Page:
Downloading and Using Vista Web Fonts

Filed: Sat, Apr 14 2007 under Programming|| Tags: css1 webdesign fonts

In the 90's Microsoft donated the standard Web Core Fonts that most every browser uses today and those core fonts have remained unchanged until now. With the release of Windows Vista, Microsoft has unleashed something quite new on the Web -- the "C" fonts; Cambria, Calibri, Candara, Consolas, Constantia, and Corbel. Here's how to download them for free and how to use them in your web sites.

Vista includes 6 new web fonts (all begin with C as in core). All of these fonts have been expertly tuned to look great both on the screen (even LCDs) and on paper.

Here's their names and what they look like.

Vista Web Fonts

In addition to the above fonts, Vista also ships with Nyala and Segoe however these fonts are not a part of the free download and are unavailable, legally, to non-Vista/Office owners.

Non-vista, Windows users can get the new fonts, legally, by downloading and installing Microsoft's Powerpoint Viewer. Installing the viewer installs the new Vista C fonts on your system, and they are, for the most part, worth the download. If you're a web designer and not using Vista then this download is mandatory since it will let you see your page as your Vista users see it.

The new C fonts aren't necessarily designed to stand on their own, but rather to replace existing web-fonts, giving them a much needed face-lift. This is actually a good thing. A unique font couldn't really be used for fear that non-vista users wouldn't be able to render the page correctly. Similar fonts that look better and smoother, meant to be used in place of a traditional font, are just cheap and easy eye-candy. For instance, Calibri can be used in place of Arial and your stylesheets would specify the fonts like this…

<style type="text/css">
  .someClass     { font-family: Calibri, Arial }
</style>

When trying to implement this class, the browser will first try to use the Calibri font and if that is not available it will use the Arial font and if Arial is not available for some reason it will use the default font. That's all you have to do to give your users a vista experience. Just specify the desired vista font first then the fall-back traditional fonts. It really is that simple.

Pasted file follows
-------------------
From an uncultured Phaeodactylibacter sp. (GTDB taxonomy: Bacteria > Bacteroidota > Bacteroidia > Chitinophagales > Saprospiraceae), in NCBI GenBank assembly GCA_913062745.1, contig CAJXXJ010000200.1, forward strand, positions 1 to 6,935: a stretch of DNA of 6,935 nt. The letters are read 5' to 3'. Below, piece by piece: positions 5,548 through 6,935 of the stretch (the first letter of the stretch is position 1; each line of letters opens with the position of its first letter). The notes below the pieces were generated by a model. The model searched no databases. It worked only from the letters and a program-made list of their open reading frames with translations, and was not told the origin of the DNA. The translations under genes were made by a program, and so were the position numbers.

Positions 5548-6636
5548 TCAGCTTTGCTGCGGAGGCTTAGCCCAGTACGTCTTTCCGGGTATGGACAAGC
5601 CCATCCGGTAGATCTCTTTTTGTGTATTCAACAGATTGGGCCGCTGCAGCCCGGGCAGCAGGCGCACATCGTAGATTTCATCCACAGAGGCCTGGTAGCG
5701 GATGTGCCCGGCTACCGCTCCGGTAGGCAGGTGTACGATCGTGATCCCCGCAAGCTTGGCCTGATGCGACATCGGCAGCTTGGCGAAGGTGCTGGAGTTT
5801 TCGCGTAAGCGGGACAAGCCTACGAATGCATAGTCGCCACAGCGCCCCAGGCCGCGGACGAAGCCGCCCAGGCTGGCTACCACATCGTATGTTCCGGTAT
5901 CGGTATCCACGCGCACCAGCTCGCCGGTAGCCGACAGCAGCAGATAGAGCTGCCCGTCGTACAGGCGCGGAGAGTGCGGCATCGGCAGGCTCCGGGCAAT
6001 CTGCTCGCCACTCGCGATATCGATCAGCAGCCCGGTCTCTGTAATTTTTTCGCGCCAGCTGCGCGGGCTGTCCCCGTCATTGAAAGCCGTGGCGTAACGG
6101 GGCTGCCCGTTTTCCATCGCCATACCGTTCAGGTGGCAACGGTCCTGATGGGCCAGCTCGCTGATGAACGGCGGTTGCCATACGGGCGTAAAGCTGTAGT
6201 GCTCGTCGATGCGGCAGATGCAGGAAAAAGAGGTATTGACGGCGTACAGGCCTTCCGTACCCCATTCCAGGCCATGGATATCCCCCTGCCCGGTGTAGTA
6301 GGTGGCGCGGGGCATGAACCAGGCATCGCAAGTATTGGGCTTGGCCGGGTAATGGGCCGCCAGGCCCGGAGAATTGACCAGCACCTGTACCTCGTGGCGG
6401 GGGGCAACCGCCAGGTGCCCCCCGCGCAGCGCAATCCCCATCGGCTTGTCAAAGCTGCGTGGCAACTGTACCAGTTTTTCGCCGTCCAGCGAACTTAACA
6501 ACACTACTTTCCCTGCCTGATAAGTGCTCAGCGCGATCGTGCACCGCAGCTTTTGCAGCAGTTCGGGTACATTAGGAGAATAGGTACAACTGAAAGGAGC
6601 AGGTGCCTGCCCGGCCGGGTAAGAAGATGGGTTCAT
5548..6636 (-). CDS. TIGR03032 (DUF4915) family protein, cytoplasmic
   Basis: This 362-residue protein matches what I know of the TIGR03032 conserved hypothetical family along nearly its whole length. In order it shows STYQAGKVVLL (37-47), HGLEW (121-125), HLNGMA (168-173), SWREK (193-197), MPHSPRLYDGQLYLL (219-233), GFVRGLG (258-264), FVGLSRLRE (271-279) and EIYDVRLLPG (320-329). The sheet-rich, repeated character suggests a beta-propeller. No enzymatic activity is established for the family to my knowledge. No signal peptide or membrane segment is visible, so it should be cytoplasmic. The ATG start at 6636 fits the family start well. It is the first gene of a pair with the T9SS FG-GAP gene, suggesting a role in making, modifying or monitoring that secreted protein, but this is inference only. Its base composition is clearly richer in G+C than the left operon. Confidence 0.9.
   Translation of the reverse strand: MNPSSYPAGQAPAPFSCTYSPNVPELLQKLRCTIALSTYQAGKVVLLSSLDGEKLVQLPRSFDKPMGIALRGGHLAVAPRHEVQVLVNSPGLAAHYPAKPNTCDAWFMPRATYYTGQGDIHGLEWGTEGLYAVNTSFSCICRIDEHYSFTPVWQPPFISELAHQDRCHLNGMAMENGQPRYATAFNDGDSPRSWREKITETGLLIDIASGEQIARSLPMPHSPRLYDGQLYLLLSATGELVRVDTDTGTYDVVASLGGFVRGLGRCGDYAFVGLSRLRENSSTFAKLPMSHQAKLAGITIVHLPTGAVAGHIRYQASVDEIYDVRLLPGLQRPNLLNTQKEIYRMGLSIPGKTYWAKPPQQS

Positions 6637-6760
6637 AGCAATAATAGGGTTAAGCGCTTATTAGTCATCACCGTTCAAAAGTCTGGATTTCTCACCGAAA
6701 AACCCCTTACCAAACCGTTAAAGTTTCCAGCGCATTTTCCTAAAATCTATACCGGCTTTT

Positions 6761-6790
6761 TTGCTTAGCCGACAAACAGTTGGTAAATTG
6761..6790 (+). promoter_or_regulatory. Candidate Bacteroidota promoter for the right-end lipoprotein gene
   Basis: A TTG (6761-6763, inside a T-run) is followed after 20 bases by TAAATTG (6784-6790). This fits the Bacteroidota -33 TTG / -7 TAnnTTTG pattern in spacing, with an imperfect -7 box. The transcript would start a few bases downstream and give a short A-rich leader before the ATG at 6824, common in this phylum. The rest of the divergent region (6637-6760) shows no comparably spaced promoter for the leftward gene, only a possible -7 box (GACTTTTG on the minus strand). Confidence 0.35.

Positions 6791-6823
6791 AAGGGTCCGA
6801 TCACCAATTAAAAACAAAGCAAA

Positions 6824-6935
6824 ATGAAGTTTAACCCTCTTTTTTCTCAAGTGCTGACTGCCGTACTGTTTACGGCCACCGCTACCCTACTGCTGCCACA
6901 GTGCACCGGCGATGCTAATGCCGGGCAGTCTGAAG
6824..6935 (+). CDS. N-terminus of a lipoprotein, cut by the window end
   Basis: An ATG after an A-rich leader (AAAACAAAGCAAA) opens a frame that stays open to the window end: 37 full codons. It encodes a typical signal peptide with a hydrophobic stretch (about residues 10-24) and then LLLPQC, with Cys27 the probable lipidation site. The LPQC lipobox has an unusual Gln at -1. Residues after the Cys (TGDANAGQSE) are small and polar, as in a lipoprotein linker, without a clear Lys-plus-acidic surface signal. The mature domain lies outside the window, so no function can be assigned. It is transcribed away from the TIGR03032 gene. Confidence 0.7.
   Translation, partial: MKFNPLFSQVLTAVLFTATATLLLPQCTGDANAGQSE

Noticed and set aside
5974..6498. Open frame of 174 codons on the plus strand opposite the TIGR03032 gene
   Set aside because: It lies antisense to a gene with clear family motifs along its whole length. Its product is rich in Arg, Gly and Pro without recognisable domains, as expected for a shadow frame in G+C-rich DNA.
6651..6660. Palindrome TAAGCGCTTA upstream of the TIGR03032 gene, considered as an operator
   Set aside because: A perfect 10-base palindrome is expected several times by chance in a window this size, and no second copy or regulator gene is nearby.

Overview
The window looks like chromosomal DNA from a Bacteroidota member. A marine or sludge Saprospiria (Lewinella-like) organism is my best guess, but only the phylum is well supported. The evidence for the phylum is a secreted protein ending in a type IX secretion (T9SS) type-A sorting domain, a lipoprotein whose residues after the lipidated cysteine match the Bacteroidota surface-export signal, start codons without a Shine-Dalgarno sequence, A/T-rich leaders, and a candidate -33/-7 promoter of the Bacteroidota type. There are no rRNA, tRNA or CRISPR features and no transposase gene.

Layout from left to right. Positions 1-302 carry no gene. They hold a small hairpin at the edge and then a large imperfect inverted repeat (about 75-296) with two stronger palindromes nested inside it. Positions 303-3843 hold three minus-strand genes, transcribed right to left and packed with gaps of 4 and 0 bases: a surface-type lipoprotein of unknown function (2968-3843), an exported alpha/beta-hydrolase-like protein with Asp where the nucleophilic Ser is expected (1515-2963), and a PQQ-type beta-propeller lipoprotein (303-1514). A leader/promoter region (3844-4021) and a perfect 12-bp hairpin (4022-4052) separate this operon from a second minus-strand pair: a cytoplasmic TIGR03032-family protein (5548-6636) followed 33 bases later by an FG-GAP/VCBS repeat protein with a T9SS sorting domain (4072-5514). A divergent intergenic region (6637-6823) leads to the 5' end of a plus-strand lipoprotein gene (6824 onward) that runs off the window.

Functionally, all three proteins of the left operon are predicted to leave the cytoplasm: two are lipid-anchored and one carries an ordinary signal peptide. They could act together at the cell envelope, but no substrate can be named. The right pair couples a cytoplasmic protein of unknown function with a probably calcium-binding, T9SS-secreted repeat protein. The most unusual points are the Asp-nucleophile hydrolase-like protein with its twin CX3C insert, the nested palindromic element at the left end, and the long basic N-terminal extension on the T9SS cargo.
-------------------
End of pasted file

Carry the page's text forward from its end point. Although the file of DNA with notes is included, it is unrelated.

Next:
Here's a revised list of the core web fonts with the new windows vista fonts showing some suggested uses in replacing the core fonts.

Windows VistaWindowsApple
CalibriArialArial
 Arial BlackArial Black
 Comic Sans MSComic Sans MS
ConsolasCourier NewCourier New
CambriaGeorgiaGeorgia
 ImpactImpact
ConsolasLucida ConsoleMonaco
 Lucida Sans UnicodeLucida Grande
ConstantiaPalatino Linotype / Book AntiquaPalatino
 TahomaGeneva
CambriaTimes New RomanTimes
CandaraTrebuchet MSHelvetica
CorbelVerdanaVerdana

One of the very best examples on this list is the Constantia, Palatino Linotype / Book Antiqua, Palatino line since it includes unique names for vista, windows XP, windows 95/98, and Apple. To set up this style you'd use this in your style sheet…

<style type="text/css">
  .someClass     { font-family: Constantia, "Palatino Linotype", "Book Antiqua", Palatino; }
</style>

This style will safely ensure that each operating system gets the font you are looking for. Vista users will see the new Constantia font, XP users without the vista fonts will see "Palatino Linotype", Windows 95/98 users will see "Book Aniqua", and Apple users will see "Palatino" -- all very, very similar fonts.

The second part of this article is a .pdf file so people without the installed fonts can see how the new fonts fit into the next generation of web-design. fonts.pdf (685k -- expect a delay.)

Sources used to create this article: